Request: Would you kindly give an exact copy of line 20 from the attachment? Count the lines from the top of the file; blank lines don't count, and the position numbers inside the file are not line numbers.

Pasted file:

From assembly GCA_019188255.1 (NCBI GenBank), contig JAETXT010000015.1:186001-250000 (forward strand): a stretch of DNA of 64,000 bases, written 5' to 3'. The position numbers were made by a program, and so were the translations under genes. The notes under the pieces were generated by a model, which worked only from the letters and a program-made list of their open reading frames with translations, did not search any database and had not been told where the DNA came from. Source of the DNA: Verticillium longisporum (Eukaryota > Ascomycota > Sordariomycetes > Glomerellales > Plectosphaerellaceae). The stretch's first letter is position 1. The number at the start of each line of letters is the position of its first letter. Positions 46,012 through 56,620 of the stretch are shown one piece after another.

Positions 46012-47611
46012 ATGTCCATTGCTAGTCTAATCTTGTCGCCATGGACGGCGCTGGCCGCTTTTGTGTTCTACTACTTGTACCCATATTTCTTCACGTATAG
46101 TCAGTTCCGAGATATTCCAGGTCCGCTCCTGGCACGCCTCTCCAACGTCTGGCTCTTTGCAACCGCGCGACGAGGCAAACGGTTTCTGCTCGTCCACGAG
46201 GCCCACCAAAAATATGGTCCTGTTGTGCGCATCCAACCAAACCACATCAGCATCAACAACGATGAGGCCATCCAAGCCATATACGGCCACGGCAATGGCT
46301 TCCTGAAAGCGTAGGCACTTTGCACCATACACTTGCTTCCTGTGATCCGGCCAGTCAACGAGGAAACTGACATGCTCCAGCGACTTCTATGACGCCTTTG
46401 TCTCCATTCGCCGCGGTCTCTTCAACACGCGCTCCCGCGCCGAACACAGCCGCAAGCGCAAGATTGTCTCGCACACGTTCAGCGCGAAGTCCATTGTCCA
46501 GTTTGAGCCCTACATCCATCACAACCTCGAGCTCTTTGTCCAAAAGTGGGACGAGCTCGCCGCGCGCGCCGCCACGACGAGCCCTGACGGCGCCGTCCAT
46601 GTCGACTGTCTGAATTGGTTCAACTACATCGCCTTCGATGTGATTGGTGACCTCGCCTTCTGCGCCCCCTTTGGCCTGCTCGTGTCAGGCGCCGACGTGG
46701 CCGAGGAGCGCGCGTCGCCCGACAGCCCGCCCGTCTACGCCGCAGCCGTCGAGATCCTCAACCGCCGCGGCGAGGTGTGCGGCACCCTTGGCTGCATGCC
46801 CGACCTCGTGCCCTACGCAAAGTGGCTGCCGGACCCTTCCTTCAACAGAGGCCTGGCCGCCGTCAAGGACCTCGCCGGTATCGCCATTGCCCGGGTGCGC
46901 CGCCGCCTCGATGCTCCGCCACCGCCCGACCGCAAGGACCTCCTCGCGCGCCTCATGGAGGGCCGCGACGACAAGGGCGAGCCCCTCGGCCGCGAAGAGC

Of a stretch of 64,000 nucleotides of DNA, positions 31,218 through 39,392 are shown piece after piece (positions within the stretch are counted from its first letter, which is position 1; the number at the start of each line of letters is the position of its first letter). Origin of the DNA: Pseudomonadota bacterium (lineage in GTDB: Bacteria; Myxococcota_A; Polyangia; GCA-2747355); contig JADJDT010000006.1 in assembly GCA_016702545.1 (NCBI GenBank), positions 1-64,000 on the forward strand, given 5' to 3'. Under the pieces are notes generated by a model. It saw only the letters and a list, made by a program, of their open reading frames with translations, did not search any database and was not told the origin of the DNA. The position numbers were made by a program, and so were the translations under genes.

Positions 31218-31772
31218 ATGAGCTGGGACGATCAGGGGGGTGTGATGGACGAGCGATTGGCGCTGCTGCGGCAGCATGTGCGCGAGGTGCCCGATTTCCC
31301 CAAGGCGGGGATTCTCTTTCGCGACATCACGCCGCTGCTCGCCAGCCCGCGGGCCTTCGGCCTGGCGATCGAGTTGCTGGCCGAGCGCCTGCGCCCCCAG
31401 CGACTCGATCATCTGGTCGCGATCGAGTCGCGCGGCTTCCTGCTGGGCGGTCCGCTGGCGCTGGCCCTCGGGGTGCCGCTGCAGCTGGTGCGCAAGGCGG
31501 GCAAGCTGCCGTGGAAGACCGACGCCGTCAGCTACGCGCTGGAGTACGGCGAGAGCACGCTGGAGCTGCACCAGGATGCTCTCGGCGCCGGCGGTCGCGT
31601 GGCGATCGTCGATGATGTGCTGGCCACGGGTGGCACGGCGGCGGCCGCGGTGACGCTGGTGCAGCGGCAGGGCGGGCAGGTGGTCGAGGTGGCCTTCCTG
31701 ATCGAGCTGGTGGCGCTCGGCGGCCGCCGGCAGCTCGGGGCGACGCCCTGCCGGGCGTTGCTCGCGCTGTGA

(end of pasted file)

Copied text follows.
31701 ATCGAGCTGGTGGCGCTCGGCGGCCGCCGGCAGCTCGGGGCGACGCCCTGCCGGGCGTTGCTCGCGCTGTGA